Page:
Maithili Dandige: We also see more and more emergence of assistive and intelligence technologies that help admins really deploy these policies more confidently. But really, the end game is to really enforce these granular controls. We know that several organizations struggle with either overindexing on security - and then that comes at the cost of productivity - or else you're keeping your risk open by not moving all of your policies from audit to enforce mode. So this - really, that piece that you need to understand and an approach from the get-go that can help is to be proactive, really taking that proactive approach and leveraging the intelligence from the cloud. And by correlating all the signals around the user data and device, you can take a more flexible and adaptive approach where you can keep the end user at the center, helping them, educating them as you're restricting policies and enforcing them but then also looking at behaviors that are less benign and allowing them to remain productive and keep going with their work. So this really proactive and adaptive approach to DLP is really at the heart of the cloud solutions. And I think it's really smart for organizations to embrace this from the get-go.
Shilpa Bothra: Maithili, that's a really interesting idea. And I love the way that you put it. Solutions that started as an on-premise solutions trying to adapt to where our customers' reality is today versus solutions that were built with this cloud-first mentality that can provide all of these benefits that you talked about. Could you elaborate a little bit more on specifically, like, the benefits of these cloud-native solutions?
Maithili Dandige: Thanks, Shilpa. So, well, to begin with, one of the biggest savings that you're going to see is the cost it takes in deploying these solutions because there's - in the traditional solutions, there was a lot of cost associated with running multiple agents, getting them to talk to each other and then really kind of bringing the stitching together - multiple-point solutions to get your DLP working. But in a cloud-native solution, you can get onboarded from the get-go. There is no cost in getting agents set up. On day zero, you can get your insights and start to really go and start to deploy and test your policies. So that's kind of the first benefit.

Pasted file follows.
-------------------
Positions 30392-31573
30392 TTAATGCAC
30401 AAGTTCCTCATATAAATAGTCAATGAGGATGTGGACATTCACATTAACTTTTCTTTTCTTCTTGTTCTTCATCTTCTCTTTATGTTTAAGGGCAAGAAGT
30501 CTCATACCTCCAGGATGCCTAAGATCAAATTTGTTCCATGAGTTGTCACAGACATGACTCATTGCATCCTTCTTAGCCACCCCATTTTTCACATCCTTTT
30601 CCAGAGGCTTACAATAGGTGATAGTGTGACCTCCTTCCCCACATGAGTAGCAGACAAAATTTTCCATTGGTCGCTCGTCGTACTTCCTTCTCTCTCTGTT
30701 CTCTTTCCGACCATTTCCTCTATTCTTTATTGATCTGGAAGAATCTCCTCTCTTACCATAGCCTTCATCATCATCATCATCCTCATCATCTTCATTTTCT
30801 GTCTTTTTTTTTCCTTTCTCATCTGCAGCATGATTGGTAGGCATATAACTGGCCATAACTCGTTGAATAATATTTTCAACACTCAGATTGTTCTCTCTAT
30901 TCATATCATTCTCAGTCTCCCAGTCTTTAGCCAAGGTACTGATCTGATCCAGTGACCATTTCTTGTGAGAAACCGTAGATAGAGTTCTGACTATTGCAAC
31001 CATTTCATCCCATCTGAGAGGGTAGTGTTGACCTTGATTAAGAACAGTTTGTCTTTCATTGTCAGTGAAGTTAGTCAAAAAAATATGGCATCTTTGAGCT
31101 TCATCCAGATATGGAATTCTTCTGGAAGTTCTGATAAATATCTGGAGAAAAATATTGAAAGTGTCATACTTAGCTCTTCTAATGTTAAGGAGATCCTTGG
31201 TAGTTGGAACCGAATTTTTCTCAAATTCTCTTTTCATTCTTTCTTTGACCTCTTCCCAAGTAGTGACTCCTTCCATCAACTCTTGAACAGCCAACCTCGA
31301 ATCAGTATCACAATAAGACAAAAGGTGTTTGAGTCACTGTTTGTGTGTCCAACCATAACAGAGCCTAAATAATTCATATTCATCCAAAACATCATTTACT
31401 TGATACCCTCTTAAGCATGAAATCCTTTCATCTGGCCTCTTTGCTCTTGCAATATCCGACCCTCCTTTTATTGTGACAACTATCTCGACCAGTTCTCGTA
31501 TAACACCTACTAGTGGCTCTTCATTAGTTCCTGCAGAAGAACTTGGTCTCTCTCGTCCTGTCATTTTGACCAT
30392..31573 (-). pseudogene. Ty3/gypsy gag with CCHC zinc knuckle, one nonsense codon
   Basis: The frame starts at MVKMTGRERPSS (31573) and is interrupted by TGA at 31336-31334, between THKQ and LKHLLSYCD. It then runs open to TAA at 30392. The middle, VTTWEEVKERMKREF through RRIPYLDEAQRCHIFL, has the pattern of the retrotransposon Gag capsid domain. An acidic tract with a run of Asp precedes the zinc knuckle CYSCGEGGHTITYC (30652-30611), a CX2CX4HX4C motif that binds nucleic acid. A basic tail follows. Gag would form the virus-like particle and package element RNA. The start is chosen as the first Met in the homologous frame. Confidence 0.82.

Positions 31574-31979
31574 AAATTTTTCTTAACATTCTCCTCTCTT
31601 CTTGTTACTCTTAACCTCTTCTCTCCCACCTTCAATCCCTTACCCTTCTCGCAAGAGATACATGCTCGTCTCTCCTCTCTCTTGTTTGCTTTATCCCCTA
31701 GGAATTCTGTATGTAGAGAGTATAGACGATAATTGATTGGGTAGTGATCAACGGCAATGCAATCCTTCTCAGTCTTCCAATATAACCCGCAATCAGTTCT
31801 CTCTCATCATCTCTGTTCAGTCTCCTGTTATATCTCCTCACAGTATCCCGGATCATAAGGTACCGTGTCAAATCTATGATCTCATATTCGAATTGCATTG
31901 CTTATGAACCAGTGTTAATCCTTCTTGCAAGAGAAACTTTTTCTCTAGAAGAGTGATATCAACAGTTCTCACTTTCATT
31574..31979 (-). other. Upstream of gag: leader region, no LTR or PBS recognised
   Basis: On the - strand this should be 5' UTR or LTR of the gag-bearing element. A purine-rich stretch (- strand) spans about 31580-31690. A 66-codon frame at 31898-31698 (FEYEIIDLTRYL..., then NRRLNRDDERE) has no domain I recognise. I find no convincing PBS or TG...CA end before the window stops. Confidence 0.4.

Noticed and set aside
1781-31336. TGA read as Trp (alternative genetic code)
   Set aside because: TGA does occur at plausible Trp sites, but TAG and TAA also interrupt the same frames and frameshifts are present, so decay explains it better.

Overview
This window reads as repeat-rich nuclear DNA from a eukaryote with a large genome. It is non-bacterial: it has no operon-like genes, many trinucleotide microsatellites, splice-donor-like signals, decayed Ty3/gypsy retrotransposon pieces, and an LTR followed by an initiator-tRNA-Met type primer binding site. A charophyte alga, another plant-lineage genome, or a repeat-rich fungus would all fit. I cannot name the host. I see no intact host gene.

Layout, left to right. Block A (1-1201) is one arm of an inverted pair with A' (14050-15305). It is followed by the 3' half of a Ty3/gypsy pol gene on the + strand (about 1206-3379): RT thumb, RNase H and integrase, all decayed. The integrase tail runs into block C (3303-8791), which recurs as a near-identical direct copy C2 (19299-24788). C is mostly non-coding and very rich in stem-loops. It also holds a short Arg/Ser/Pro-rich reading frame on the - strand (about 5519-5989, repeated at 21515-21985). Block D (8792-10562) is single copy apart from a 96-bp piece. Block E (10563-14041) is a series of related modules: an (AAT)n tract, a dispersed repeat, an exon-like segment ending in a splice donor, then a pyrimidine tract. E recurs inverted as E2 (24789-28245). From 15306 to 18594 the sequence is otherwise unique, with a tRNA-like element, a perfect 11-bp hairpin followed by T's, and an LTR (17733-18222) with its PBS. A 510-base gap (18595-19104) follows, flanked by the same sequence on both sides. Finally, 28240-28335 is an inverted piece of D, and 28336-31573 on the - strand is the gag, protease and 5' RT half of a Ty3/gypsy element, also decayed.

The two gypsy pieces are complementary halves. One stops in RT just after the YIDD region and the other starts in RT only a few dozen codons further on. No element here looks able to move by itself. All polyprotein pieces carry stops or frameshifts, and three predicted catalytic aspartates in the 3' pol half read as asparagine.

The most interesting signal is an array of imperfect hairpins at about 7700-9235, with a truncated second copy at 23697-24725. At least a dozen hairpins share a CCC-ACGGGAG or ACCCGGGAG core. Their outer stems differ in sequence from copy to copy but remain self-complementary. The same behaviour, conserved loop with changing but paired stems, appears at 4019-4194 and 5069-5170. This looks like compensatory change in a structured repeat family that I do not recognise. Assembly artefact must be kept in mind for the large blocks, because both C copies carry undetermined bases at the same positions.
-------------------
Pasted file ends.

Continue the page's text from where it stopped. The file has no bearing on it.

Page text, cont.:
Maithili Dandige: The second benefit is that it really gets you closer to where the risk is, which is when I was talking about data is the new endpoint, cloud-native solutions focus on really the data security aspects well because you can start by deploying the right kind of controls right where the data is created, as it's egressed. And what this does is that as new data is born or new regulations come up, you can really be adaptive and comply with your regulatory requirements quicker than you could do before because you have the insights going. You can start to modify your policies or create new policies and deploy them easily and across a whole set of workloads which are integrated with the solution.
Maithili Dandige: And then the third part is really the benefit to the end user, because at the end of the day, DLP - as Shilpa said, it's a marriage between process, people and technology. And you really want to bring the users along the journey and make sure that they are being productive. And one of the benefits that we see with most cloud-native solutions is that the productivity and the controls are built into the apps - so what we call as built in. And this way, where the user is, they can continue doing their jobs with the right experiences, whether it's in-built policy tips, experiences surface to keep them compliant yet productive. So here are some of the benefits.